Monday, December 05, 2011

Buying back our stuff

National's big (hell, pretty much its only) policy platform this election was to sell our state-owned assets, stuff kiwis have worked a lifetime to build and which benefits all of us, to their rich mates for a song. On Saturday, Labour's David Cunliffe put a stake in the ground on opposing that policy, by saying that they would simply buy those assets back:

"I don't stand for a paler shade of blue, and I want to look down the barrel and say this: if the Government is going to sell off precious state assets then we would not rule out re-nationalising some of them. And people need to be aware of that regulatory risk.''

When asked by host Guyon Espiner whether he would buy them back, Mr Cunliffe replied "we would look very hard [at buying them back].''

This has of course led to the usual claims that it would be a poor use of government money to buy those assets back at a premium. And it would. Which is why Labour needs to clarify now that it won't be paying a premium for them, and that any buyers will get at most what they paid for them, less any dividends extracted in the meantime. There should be no windfall profits from receiving goods stolen from the New Zealand people.

(The aim here isn't so much to buy assets back, but to discourage purchasers in the first place, by making it clear that they will lose money - undermining the policy by creating regulatory uncertainty. Its something oppositions should do more of. Climate change is another obvious target for this tactic, and the Greens and Labour need to be making noise that any investor who builds polluting industry on the basis of National's subsidies is going to face a very different and far less profitable regulatory environment when there is a change of government)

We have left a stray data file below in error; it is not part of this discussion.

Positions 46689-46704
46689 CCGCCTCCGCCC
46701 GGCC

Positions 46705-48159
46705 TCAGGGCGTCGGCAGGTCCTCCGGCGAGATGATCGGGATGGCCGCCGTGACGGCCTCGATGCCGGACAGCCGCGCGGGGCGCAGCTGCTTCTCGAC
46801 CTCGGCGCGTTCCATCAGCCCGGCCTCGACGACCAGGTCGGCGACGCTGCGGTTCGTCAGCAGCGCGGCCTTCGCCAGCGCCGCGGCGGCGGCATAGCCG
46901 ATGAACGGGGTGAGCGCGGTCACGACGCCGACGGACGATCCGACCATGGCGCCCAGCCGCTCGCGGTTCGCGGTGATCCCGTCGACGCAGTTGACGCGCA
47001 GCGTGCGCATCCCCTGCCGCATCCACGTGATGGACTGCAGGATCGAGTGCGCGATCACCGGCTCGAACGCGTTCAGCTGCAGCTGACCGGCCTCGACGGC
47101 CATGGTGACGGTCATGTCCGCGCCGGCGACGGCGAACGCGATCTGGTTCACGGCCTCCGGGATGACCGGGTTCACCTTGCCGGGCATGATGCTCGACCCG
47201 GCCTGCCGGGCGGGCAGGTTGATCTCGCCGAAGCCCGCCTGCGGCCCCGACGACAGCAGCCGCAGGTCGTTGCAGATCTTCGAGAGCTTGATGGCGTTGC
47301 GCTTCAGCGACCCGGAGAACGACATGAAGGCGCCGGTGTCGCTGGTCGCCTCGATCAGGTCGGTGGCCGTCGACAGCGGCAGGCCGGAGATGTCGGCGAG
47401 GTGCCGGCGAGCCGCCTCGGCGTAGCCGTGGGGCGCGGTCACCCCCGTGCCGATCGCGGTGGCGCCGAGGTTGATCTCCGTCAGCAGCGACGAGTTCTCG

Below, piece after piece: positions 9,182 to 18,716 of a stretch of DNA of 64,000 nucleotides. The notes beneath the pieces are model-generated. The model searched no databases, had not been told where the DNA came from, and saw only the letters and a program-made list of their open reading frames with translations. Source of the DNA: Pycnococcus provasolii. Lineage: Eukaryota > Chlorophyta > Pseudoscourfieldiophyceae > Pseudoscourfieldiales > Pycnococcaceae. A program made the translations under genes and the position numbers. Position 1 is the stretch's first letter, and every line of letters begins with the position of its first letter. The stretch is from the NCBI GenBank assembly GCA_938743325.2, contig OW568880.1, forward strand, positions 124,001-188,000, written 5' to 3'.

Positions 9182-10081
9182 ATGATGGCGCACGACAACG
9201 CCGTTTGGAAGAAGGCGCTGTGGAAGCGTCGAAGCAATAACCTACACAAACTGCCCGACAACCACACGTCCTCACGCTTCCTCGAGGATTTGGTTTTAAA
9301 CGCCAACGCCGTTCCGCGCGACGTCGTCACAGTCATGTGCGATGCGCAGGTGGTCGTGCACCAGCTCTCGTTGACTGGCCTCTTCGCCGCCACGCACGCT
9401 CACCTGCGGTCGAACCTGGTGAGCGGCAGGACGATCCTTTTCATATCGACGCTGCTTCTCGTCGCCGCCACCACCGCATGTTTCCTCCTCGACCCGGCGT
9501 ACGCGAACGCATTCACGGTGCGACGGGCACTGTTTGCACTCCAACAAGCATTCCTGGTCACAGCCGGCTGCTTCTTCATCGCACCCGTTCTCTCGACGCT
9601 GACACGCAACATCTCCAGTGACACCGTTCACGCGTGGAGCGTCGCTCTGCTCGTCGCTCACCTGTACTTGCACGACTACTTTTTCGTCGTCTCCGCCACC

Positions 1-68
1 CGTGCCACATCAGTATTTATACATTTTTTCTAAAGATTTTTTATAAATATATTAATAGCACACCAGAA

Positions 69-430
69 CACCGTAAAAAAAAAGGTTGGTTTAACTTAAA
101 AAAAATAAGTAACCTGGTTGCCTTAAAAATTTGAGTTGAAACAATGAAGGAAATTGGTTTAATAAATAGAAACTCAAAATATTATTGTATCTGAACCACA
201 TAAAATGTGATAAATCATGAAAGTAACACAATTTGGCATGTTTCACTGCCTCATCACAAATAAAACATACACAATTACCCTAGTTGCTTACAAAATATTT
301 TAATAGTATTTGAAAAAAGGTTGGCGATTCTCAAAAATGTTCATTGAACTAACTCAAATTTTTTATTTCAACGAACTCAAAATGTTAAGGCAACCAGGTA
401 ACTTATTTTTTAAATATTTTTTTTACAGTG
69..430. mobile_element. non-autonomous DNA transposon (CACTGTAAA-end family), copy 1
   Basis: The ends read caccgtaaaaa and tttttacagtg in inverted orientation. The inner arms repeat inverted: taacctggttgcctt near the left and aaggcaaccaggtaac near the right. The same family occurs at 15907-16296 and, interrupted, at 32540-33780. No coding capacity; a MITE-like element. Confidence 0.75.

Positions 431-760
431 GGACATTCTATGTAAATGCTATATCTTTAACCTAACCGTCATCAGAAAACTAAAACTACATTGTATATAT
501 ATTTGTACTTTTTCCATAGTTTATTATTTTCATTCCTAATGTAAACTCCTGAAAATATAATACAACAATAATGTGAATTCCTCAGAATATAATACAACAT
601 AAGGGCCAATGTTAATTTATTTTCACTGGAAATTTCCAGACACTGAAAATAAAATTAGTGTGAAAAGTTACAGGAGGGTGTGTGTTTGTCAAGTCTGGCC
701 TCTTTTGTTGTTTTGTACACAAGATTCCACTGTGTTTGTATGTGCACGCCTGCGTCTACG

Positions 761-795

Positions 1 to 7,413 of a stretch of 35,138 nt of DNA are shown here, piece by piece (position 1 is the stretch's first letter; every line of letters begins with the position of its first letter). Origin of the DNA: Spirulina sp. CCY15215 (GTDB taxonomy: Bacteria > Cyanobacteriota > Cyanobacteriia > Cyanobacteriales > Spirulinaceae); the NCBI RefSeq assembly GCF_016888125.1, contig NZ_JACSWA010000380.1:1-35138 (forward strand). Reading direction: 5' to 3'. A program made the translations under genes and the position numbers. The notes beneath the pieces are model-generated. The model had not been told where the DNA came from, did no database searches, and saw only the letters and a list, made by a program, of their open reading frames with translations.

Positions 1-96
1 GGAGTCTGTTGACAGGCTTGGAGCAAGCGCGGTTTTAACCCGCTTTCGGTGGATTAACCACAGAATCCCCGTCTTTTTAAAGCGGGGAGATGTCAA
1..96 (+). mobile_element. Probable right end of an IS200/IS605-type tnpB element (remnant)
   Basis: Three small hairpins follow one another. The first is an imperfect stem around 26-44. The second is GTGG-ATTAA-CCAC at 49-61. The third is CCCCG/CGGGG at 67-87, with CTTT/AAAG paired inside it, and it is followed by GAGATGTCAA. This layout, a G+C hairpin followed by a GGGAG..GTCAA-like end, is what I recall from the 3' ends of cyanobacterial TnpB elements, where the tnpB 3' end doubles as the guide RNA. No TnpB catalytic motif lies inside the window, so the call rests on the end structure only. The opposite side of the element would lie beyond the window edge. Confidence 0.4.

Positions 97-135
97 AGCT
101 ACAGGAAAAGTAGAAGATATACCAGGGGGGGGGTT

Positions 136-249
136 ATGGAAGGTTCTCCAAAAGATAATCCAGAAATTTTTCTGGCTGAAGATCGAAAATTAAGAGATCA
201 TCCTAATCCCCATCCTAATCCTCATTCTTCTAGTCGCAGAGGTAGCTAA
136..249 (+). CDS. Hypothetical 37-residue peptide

The standard response to this sort of tactic (voiced by Keith Ng on Twitter last night) is that "reneging on current governments deals would be catastrophic", and that it would "discourage investment". Firstly, buyers of state-owned assets are not investors, they are speculators. The stuff is already built, and all they do is take the profits. They add nothing to the real economy. But more importantly, the government reneges on its predecessors' deals with voters all the time, sometimes with dire individual consequences (student loans. Benefit levels. Conditions of employment. ECE costs. Kiwisaver subsidies. Retirement ages. Just to pick a few examples). Why should transnational capital be immune?

Living in a democracy means accepting that the government can change, and therefore change its mind. And that applies to foreign speculators just as it applies to us. In this case, the current government is planning to do something its voters view as deeply illegitimate. It is entirely right that that policy be reversed, and it is entirely right that those who collaborate in it do so at their own risk. The question is whether Labour will stick up for that, or whether it is simply mouthing empty platitudes.